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chaffneue Updating start and stop behavior to be more consistent
- Making stop and start behaviour more consistent through the app
- Adding a song pointer reset to ensure patterns start from the
- Moving midi start to immediatly before the ticks while enqueued so the
gear doesn't time out
Latest commit a7f9c5f Mar 22, 2017

Houston Multi Master Midi Clock

Meet Houston

Introducing Houston: A bomb-proof, OSHW multi-master MIDI clock that you can build for about $50 using readily available parts. Make it the center of your live pa rig!

The Problem

Normally, MIDI devices are slaved to a single master unit, but what if something about that unit crashes or blocks playback for whatever reason? Short answer: "kablammo!" Additionally, if a slave device fails to playback, there's not much recourse for resyncing it to the rest of the performance. In live performance applications, this means that one wrong move on the sequencers means a major interruption of the music.

This device provides a solid performance playback platform that:

  • Drastically lowers the chances of a full audio lockup (DAW crashes, PC hardware communication issues, playback-blocking sequencer parameter changes, etc.)
  • Automatically stops, rewinds and resyncs up to 4 channels of MIDI slaves back into the mix on the downbeat with a selectable count-in. It dramatically frees up your hands to focus on the mix and switch to new songs unit by unit without interruption.


  • 4 independent, hardware UART synchronized midi channels (+/- 0.1 BPM jitter)
  • Large, intuitive displays to show all performance parameters including the count-in time, the current tempo and the current measure
  • Huge, 12mm OMRON buttons to prevent fat-fingering the controls
  • A clear, multicolored beat lamp to help visualize the beat
  • Microcontroller based with very limited responsibilities which greatly reduces the risk of a crash during a performance
  • Usb powered and programmed
  • Open Source Hardware - contribute to making it better or fork it and add your own requirements
  • Based on commodity parts freely available on eBay and the ubiqitous Arduino Mega2560 R3 board and development environment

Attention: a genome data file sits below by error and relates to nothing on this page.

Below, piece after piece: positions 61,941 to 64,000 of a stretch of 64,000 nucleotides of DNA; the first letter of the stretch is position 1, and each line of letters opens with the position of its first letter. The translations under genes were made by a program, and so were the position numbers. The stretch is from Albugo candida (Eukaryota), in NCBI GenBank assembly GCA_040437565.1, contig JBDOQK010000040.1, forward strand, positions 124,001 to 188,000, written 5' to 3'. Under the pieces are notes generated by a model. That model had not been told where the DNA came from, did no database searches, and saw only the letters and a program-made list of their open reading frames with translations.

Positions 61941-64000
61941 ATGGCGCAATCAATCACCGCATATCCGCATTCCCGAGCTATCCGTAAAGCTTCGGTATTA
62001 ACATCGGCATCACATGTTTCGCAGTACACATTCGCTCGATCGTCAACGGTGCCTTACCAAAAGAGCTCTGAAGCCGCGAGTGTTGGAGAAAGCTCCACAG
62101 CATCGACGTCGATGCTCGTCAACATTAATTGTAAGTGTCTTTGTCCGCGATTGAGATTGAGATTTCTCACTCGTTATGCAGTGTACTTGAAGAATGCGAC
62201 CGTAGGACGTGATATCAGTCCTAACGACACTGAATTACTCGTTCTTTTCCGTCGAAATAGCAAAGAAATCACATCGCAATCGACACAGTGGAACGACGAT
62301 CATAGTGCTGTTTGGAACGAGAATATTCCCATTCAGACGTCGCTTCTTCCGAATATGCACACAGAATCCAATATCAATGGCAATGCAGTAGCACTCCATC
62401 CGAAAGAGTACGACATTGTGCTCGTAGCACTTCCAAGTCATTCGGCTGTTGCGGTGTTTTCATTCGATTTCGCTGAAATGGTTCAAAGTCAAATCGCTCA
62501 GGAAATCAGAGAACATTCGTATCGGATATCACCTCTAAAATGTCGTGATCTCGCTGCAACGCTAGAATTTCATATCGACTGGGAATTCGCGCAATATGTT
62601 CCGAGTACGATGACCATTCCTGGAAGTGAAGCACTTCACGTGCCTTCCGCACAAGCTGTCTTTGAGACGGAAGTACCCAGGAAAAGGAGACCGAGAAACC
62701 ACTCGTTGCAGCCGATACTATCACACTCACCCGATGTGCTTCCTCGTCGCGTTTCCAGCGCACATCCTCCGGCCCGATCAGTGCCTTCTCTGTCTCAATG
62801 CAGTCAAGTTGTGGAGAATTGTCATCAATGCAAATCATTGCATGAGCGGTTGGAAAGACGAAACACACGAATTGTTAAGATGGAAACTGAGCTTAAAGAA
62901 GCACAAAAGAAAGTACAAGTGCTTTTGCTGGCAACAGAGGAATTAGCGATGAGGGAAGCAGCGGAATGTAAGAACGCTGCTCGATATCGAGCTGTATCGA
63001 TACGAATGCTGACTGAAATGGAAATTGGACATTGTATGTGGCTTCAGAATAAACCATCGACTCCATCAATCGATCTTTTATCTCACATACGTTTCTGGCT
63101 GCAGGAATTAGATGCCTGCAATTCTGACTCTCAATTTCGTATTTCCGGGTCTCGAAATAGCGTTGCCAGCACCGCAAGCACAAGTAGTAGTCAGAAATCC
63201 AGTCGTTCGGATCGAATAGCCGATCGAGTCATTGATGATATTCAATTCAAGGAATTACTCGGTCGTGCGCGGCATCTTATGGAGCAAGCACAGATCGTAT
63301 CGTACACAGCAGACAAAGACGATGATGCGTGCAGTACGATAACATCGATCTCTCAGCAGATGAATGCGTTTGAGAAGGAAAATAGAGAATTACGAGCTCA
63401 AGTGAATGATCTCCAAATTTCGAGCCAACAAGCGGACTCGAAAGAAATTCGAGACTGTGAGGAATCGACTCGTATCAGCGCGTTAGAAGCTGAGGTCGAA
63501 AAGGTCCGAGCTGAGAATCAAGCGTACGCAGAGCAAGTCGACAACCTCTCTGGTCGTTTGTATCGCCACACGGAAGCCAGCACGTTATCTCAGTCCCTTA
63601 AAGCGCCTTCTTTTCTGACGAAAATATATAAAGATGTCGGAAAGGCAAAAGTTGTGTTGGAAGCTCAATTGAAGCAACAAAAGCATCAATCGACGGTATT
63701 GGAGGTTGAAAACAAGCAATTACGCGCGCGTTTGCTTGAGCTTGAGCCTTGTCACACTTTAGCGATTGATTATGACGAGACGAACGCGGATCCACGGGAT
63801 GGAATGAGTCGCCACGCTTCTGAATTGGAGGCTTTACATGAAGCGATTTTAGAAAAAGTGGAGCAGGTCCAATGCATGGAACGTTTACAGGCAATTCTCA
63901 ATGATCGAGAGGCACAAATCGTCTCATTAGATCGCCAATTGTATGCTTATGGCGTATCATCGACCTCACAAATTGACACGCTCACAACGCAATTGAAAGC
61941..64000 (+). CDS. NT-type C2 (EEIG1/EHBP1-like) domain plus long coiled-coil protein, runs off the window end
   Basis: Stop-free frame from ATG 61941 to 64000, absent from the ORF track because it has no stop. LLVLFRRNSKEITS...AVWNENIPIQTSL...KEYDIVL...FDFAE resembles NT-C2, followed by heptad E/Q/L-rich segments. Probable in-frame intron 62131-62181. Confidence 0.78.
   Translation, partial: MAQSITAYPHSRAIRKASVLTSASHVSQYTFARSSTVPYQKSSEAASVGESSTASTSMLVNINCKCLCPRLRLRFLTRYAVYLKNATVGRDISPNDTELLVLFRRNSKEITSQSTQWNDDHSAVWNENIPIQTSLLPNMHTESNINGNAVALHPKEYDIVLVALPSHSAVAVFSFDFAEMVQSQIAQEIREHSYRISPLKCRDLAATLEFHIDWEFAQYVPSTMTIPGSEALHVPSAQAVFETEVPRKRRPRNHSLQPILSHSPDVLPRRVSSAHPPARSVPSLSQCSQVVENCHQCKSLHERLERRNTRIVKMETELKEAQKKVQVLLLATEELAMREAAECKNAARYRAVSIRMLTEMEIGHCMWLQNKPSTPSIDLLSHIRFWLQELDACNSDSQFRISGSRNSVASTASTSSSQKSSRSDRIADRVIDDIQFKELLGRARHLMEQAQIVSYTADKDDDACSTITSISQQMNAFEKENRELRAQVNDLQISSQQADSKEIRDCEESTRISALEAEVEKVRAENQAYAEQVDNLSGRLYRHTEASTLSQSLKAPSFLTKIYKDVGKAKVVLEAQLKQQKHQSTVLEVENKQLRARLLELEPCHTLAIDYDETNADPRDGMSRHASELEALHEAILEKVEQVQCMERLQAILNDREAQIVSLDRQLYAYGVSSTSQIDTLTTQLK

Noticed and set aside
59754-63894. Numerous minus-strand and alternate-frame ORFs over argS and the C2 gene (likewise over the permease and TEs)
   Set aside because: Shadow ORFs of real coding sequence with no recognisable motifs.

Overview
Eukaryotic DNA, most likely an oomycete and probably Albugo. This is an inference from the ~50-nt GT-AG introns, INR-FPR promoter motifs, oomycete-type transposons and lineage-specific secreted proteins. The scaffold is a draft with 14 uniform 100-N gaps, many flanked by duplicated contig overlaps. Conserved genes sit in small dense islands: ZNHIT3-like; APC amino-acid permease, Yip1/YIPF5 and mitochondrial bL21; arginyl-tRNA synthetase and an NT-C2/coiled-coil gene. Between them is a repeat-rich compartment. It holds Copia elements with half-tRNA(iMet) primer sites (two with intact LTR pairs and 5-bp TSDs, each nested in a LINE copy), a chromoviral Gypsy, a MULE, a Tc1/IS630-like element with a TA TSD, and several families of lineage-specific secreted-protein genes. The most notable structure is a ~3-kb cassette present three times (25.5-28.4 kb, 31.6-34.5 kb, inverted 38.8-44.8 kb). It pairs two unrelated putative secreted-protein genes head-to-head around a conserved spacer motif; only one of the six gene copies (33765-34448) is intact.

Build Notes

The hardware comprises of 6 modules. I have built these modules using separate perf boards in the prototype.

  • The LCD Display (shows tempo and count-in parameters)
  • The 8x8 Matrix display (used to show track position)
  • The beat lamp display
  • The Control surface board
  • The Arduino board
  • The MIDI IO board

The LCD Display

Based on a 1602 (16 char x 2 line) LCD, you really only need to add an adapter board for LCD contrast, since the Arduino bit bangs each pin directly. See the photos below for how I mounted the little breakout board.

The 8x8 matrix display board

The 8x8 matrix is the trickiest part to build, but it's very hard to mess up. If you've never used this hardware before, you can breadboard it first to ensureall the parts work before soldering them. I used a double sided perf board with vias to build the prototype. This allows me to install the TLC5940 chips on the bottom of the board and the transistors and jumpers on the top side which is neatly sandwiched between the LED matrix when assembled. Note that the 100K pull up resistors on the transistor bases are optional (they reduce switching noise at slower refresh speeds). I didn't use them in the final build due to space constraints.

The beat lamp

I used an off the shelf multicolor led mounded to a small pcb and added a 1k current limiting resistor attached to ground. My board had mislabelled the color channeld, so do check the colors are as you expect (you can always fix it in firmware later as long as ground is correct). The model used was KY-016: